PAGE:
All that happens when the children are on holiday and also at the weekends between 10 am and noon before they break to resume later in the afternoon between 2:30 pm and 4 pm. Whereas Masalange appreciates the government's sustained efforts in nurturing the large pool of talent in the country from a tender age, she notes that such efforts are nipped in the bud by self-centered individuals out to fulfill vested interests.
“The government is doing its best to promote talent in the country only that people entrusted with running the federations end up pursuing their own selfish interests.”
And down at the academies, there are two sets of parents just as well — those who cooperate with her and those who feel it is a waste of time for their children who they feel should be better off pursuing academic paths.
“Some parents cooperate a lot but others are not willing to bring their children to the academy because they prefer them indoors especially now that there is the fear of contracting Covid-19. Most parents are worried about their children's health. However, a good number of parents are quite positive about the whole idea.”
“Most children remain glued to TV and phones for the better part of the day, which makes them too lazy to engage in sports. Their parents also pamper them too much to an extent they hate taking instructions yet in sports, you have no option other than obeying the rules of the game.”
Other than the headache of trying to convince parents to allow their children into her academy, Masalange says the industry is also fraught with a wide range of challenges.
“We lack the necessary social amenities in this area including a sports ground. Worst still, people do not even advocate for sports.”
The extensively traveled sports administrator reckons she will soon fulfill her dream of securing an international partner for her academy.
“I'm still in the process of having a partnership with some people from other countries but at the moment there's none,” she says.
But Masalange must delicately juggle lots of different things at a go. Besides running the academy, attending lessons in college and globe-trotting to honour international tournaments, the mother of three who works as a youth and sports officer at the Nairobi County government must also find adequate time to look after her family.
“It's just a matter of creating time, arranging myself systematically, because I'm also a student at Laikipia University undertaking my post-graduate Diploma in Sports Science and Management.”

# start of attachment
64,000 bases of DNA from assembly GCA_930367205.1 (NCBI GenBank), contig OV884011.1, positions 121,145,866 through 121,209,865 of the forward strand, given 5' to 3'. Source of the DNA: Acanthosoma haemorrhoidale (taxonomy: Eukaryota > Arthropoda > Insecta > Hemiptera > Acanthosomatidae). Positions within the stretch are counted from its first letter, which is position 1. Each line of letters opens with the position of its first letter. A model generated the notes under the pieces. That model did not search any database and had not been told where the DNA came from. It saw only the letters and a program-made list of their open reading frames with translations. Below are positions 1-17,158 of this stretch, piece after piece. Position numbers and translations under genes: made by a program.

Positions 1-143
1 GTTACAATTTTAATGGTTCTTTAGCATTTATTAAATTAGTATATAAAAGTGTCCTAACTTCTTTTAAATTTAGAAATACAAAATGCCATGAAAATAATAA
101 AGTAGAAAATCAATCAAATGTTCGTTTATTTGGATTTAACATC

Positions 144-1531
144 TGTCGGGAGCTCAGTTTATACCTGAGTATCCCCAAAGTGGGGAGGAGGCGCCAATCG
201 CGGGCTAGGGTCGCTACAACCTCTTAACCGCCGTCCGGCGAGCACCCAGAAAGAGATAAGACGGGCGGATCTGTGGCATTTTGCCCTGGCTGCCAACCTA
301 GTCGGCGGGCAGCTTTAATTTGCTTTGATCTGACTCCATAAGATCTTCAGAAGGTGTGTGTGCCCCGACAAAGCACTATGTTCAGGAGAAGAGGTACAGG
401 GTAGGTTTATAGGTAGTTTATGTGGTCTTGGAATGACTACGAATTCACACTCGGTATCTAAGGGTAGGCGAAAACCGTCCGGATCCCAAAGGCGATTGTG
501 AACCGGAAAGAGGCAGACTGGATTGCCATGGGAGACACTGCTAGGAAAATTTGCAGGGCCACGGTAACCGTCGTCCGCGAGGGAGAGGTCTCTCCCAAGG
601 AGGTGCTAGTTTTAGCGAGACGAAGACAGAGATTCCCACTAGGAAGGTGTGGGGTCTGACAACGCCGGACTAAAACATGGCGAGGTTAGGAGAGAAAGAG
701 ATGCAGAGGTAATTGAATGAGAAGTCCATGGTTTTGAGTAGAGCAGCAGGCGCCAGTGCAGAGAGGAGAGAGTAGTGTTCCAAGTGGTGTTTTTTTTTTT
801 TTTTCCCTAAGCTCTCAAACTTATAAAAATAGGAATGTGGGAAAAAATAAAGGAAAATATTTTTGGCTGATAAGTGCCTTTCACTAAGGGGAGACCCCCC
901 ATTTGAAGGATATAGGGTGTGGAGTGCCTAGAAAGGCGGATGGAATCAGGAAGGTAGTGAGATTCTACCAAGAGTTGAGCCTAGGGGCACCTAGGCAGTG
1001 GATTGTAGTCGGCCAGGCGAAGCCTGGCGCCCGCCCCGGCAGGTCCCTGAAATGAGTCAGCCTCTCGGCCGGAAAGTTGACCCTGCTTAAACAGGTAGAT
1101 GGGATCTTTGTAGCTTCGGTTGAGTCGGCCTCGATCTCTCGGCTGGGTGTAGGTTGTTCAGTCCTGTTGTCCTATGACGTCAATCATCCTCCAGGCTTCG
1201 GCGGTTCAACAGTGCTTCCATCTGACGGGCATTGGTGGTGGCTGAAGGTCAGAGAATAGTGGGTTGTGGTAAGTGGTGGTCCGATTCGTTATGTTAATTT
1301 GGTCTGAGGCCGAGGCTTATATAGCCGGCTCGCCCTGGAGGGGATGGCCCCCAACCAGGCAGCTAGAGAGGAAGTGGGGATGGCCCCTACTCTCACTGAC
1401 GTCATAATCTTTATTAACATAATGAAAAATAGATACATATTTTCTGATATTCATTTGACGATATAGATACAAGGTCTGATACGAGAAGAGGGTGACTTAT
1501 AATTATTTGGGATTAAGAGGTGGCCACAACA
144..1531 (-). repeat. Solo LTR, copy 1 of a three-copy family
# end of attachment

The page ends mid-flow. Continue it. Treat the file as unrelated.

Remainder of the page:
Her passion for sports has apparently trickled down to her dotting children who are currently pursuing different disciplines.
“My children are all in college now. My son, Walter, who is taking Geospatial Engineering at the Technical University of Kenya was once the captain of the handball team. He now features for the Buccaneers handball club.
“The second born who is an Aeronautical Engineering student at the East African Aviation College, plays table tennis. Lorine plays basketball at Kenyatta University.”
Masalange is an intellectual in her own right. She has in her possession a Bachelor's degree in Early Childhood Education conferred on her by Maasai Mara University. She also studied supervisor skills management at Baringo KSG.
To elevate her status in the competitive world of volleyball refereeing and table tennis umpiring, Masalange has pursued professional courses in Level I coach Paravolley and the World level I Para volley which she undertook in Bangkok, Thailand.
And, indeed, the dividends have been handsome considering the bumper harvest she has secured from her determination and hard work.
“In volleyball, I have officiated more than 10 international matches and in table tennis, I have overseen five international assignments.”
Her impressive credentials include umpiring at Men’s African Club Championships, Tunisia in 2021, the Legends Memorial Table Tennis event in 2019 and the Mega Challenge Table Tennis event in 2018.
She has also been privileged to umpire at the Table Tennis World Cup Qualifiers, the African Top 16 in the same year, the Kenya Open Table Tennis tournament in 2016 as well as the Thika International Table Tennis tournament also in the same year.
That's not all. In 2017, Masalange officiated at the women’s African Club Championship in Tunisia. In 2015, she officiated at the African Cup of Nations Championship [Senior Women] in Kenya and presided over the Women’s World Championship, CAVB Qualifiers [Group U] in Kenya.
In 2014, she was selected to officiate at the men’s World Championships Qualification tournament (Group U). She also officiated at the 2021 men’s African Club Championship in Tunisia as well as the women's African Club Championship at Kelibia in Tunisia in 2022.
Masalange says she is wholesomely enjoying the benefits that accompany her roles as a referee and umpire.
“Travelling to officiate abroad has given me the rare experience of meeting, socializing, exchanging culture and seeing historical places like pyramids in Egypt,” she proudly says.
She also has the privilege of interacting with People Living With Disabilities after pursuing a special needs course. “It has helped to communicate effectively with the deaf and interact with them.”
She has traveled extensively in her role as an umpire and referee.
“I went for seminars in Egypt which enabled me to acquire more skills and knowledge about volleyball. I got an opportunity to visit The Genocide Museum in Rwanda and toured many historical sites in Uganda.”